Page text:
A Short Dialogue About Search…

In the coffee shop two people sit opposite each other nursing Americanos. 

You: Why search?
Me: Because done properly it gives answers – perhaps not always the answer that you expected. It all depends on the Question.
You: What do you mean it depends on the Question?
Me: Well, the Question is the Specification for the role and you have to be very careful how you define the Question. After all, Douglas Adams made a career out of talking about defining the Question.
You: Uh huh. Surely your clients know what they want?
Me: In general terms, yes. It’s like doing a jigsaw puzzle – you can see generally where the spaces are and the rules of completing the puzzle are really easy to understand.
The challenge is trying to make the completed puzzle match the picture on the box lid – the overall strategy if you will. Some puzzles are pretty simple – not many parts and obvious spaces with clear designs. Others are much more abstract and you suspect that there are bits missing.
You: This is an unexpected path – you’re saying that companies are like jigsaw puzzles. Are you getting enough sleep these days?
Me: No – I’m quite serious although I am simplifying things a little. Most of the time there’s an additional complication in business that you don’t get with real jigsaw puzzles in that you have more than one person trying to complete the puzzle – HR, members of the board, external investors etc.
Challenge Number One is that there will likely be disagreements within the team as to the best way to complete the puzzle. The Question to ask.
For instance, in a jigsaw a blue bit could mean sky or sea…
You: Or someone’s underpants?
Me: (Drawing back a little) Uh, possibly.
And then there’s what do if there’s clearly a bit missing…
You: Like the dog ate a piece?
Me: Kinda. Anyway it could be a lost piece or, more likely these days, the piece wasn’t there in the first place. So, that’s where I should come in.
You: You have a bag of spare bits?
Me: No, what I have is the means to find the missing piece provided that I understand what the space looks like in detail. Basically, what that piece has to look like to complete the picture on the box lid – that’s the Question.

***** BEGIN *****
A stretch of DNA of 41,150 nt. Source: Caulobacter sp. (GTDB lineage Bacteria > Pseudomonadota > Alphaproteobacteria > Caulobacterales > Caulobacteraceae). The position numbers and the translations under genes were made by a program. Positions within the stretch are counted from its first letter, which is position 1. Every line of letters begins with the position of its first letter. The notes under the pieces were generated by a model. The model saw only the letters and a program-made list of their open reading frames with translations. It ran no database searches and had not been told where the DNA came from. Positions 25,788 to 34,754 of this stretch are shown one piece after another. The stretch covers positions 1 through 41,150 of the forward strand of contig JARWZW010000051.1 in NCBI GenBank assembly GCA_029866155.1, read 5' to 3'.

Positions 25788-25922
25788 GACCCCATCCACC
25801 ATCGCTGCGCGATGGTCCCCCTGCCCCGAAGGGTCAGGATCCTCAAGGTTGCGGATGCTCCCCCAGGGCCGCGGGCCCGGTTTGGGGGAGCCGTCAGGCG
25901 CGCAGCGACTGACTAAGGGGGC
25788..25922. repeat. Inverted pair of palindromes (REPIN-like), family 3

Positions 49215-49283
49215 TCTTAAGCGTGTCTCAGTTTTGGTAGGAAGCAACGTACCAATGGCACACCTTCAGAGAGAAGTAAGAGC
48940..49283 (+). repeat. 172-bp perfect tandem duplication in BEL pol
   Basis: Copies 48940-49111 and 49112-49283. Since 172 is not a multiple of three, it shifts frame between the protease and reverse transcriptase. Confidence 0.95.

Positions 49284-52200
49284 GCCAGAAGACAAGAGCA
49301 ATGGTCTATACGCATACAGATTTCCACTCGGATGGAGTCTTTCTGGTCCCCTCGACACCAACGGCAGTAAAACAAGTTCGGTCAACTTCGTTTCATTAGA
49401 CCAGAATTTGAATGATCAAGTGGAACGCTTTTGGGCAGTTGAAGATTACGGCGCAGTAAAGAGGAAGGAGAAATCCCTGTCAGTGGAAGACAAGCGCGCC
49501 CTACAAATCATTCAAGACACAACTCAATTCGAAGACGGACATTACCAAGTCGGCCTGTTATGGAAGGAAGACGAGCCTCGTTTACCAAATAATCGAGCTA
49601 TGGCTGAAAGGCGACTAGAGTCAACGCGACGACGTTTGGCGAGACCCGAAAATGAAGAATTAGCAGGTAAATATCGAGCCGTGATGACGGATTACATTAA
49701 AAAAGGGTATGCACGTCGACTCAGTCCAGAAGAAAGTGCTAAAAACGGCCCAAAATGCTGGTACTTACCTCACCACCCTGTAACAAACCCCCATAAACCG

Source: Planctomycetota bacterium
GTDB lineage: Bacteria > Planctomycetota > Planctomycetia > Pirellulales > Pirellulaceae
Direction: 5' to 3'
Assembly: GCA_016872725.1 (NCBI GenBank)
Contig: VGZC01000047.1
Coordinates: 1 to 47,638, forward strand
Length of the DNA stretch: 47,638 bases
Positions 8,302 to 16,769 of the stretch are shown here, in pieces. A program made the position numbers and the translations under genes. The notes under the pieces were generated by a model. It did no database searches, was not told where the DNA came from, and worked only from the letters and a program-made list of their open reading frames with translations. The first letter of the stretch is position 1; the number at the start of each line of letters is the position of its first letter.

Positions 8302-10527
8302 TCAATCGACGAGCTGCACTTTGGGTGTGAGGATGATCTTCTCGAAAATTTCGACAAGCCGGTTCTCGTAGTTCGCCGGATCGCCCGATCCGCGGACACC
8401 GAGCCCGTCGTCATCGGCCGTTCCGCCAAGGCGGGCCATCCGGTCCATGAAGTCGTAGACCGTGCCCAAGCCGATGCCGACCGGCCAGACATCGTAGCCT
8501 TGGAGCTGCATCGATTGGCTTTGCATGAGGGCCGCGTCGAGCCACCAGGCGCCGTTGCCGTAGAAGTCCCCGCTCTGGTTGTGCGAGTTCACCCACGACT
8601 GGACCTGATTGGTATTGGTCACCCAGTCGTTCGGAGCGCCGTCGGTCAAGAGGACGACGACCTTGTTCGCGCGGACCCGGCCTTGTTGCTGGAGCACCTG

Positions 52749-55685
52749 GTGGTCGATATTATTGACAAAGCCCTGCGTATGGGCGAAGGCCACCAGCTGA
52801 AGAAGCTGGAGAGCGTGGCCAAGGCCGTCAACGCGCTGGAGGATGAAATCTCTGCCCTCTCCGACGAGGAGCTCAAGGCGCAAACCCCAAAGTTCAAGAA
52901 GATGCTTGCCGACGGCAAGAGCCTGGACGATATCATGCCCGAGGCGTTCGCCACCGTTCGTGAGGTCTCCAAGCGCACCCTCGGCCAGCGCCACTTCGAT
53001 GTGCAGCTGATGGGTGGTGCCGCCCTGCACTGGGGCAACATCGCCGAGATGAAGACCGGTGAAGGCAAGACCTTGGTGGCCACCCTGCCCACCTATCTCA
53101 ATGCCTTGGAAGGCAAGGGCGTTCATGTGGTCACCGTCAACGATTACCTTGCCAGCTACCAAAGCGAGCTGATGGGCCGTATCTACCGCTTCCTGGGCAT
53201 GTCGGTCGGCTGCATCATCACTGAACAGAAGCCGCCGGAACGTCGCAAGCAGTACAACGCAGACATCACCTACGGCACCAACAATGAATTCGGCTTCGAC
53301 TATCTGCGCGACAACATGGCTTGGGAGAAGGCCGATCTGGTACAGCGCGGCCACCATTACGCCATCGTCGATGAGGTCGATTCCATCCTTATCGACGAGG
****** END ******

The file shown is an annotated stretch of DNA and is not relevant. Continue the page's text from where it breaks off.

You: Except that you call it the Specification?
Me: Yes, you’re catching on. Like I said, the challenge is that all the people in the Puzzle Completion Team may agree that there’s a bit missing but they’ll have different opinions on the exact size, shape and pattern of the space to be filled. Sometimes even if only one person is doing the puzzle they’re still not entirely clear on the detail of what they need.
No matter the decision making process, if the Specification of the missing piece is wrong then it won’t fit. So as an external observer (a consultant if you will) you have to spend time with the people involved to make sure that you’ve got it right.
You: So how do you find the missing piece?
Me: Well, to stretch this metaphor to breaking point, I look at lots of other puzzles and then search for the parts that don’t really fit where they are and that I think are a better fit for the other people’s puzzle.
You: Couldn’t you make your own parts?
Me: No, that would be insane. Like I said before it’s normal to come up with solutions that are a partial but not perfect fit, it’s up to the people who own the puzzle to do the final fettling over time.
You: Well thanks for that – I’ve really enjoyed being your imaginary friend. Same time next week?
Me: As long as you’re paying…

Posted on: 16th July 2018 by Ivor Campbell

Into his fourth decade of search Ivor has a voice with stories to tell, observations to make and the odd picture to share. Mostly related to the day job.

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